The tide is slowly turning. Many guidelines and policies have been established to mandate gender balance in academia and ensure that all candidates are assessed equally and without unconscious biases. For example, the European Institute for Gender Equality has devised several guidance and requirements to support gender equality in universities and research organizations. However, one major caveat is that gender diversity is still working on a binary system. Filling up grant applications, enrollment, job applications, or even surveys, it’s still ‘man’ or ‘woman’, or occasionally ‘prefer not to say’. If you fall into the last option, *poof* you no longer exist. Are we even truly represented?
The ability to express yourself freely is as essential to science as it is to the arts. Science is a creative pursue. Generating hypotheses, interpreting and presenting data, designing experiments are the culmination of creative thinking. Only when you are free to express yourself, you don’t have to think about stereotypes of societal standards or opinions, or to be consumed with the conformity to suppress part of yourself in order to participate in the group. And only when you’re able to express yourself freely, you’re able to achieve your peak creativity.
The transformation is lukewarm. We need a shattering of arbitrary divisions (not just gender). But academia is resistant to deviate from societal norms as in many aspects, the connectedness between academia and society cannot be broken. After all, the scientific study of human genetics and heredity was historically intertwined with the social intention of eugenics. Although many of my colleagues have been incredible allies, as an Asian genderqueer person working in a Eurocentric environment, I have experienced certain levels of prejudice and exclusion. These frustrating experiences have motivated me to understand, thus occasionally tolerate, and advocate against the exclusionary practices that exist in academia. Gaining different perspectives of these issues allow me to see that many persistent problems require systemic and radical change. In my smaller social bubble, I have learnt to openly talk about and call out on these issues, though I have to tread lightly at times, as effective ways to improve the inclusivity and the culture that we work in.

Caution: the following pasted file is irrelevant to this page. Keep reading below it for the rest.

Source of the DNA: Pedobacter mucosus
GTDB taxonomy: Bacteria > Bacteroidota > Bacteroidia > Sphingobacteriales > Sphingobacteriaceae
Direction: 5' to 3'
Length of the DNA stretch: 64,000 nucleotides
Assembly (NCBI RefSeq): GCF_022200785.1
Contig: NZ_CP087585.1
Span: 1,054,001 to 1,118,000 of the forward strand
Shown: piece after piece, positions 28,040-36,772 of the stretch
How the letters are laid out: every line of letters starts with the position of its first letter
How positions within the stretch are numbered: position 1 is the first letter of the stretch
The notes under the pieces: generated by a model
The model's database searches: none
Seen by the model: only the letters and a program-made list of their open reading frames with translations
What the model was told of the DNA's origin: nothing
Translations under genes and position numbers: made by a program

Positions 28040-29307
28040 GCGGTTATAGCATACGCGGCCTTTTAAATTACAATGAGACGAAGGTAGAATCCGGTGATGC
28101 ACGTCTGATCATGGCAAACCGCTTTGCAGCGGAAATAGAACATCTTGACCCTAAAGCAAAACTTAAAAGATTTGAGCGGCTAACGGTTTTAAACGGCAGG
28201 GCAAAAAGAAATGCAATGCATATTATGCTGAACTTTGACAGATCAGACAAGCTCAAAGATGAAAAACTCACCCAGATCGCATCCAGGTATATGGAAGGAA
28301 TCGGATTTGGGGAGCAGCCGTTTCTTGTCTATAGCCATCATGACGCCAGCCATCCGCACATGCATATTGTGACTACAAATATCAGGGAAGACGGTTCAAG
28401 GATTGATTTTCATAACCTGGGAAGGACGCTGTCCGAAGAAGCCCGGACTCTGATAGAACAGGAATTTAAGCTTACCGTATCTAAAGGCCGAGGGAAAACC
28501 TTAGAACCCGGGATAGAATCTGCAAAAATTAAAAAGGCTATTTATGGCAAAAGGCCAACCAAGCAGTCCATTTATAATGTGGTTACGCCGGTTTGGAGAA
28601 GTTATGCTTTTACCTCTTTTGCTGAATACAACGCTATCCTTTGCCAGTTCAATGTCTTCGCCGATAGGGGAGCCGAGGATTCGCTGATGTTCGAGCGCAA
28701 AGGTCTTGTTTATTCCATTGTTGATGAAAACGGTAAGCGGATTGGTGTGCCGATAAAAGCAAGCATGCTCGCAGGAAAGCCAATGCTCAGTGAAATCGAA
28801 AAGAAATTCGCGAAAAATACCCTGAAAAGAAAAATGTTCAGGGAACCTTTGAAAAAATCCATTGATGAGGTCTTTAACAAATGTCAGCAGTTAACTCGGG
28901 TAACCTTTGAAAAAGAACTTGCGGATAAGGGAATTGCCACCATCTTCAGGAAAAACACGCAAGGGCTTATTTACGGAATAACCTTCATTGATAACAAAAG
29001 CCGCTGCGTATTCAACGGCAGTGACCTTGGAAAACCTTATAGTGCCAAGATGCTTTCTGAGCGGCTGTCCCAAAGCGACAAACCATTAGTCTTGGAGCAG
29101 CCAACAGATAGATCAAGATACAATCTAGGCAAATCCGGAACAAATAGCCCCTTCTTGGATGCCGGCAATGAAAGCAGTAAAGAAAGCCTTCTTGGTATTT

While science itself is already hard, I’m hoping for future queers in STEM to have less unnecessary (gendered) roadblocks to overcome. Diversity is what makes science beautiful and evolution possible. Let’s embrace diversity and make STEM a welcoming place for all!
Follow the links below for more voices of the queer community in STEM:
Cell Press collection- LGBTQ+ in science; Elsevier Connect article – On being LGBTQ+ in science – yes it matters, and here’s why; Pride in STEM worldwide; 500 Queer Scientists – a visibility campaign for LGBTQ+ people and their allies working in STEM and STEM-supporting jobs; Global Young Academy featuring LGBTQ+ scientists.
P.S. This is a two-part series by me on LGBTQIA+ related content on KI Researcher Blogs. Find my first post on navigating in this world as a queer person here. Happy PRIDE!
Queer | Vegan | Scientist studying aging | Exploring writing | Curious about everything